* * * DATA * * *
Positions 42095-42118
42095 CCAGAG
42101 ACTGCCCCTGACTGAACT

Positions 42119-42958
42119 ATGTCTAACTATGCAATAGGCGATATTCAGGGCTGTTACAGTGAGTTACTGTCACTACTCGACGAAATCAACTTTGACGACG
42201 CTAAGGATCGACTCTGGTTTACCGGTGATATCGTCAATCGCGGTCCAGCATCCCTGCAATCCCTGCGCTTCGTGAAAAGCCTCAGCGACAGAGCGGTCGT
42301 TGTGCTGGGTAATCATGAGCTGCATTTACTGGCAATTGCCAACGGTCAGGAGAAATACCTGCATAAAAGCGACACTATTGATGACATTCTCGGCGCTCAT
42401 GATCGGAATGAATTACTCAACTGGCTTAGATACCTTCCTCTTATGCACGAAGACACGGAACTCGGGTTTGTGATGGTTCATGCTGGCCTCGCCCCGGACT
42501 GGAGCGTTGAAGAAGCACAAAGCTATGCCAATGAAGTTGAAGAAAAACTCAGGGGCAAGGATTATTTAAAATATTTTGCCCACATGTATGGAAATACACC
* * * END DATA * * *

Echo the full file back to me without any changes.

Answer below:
Positions 42095-42118
42095 CCAGAG
42101 ACTGCCCCTGACTGAACT

Positions 42119-42958
42119 ATGTCTAACTATGCAATAGGCGATATTCAGGGCTGTTACAGTGAGTTACTGTCACTACTCGACGAAATCAACTTTGACGACG
42201 CTAAGGATCGACTCTGGTTTACCGGTGATATCGTCAATCGCGGTCCAGCATCCCTGCAATCCCTGCGCTTCGTGAAAAGCCTCAGCGACAGAGCGGTCGT
42301 TGTGCTGGGTAATCATGAGCTGCATTTACTGGCAATTGCCAACGGTCAGGAGAAATACCTGCATAAAAGCGACACTATTGATGACATTCTCGGCGCTCAT
42401 GATCGGAATGAATTACTCAACTGGCTTAGATACCTTCCTCTTATGCACGAAGACACGGAACTCGGGTTTGTGATGGTTCATGCTGGCCTCGCCCCGGACT
42501 GGAGCGTTGAAGAAGCACAAAGCTATGCCAATGAAGTTGAAGAAAAACTCAGGGGCAAGGATTATTTAAAATATTTTGCCCACATGTATGGAAATACACC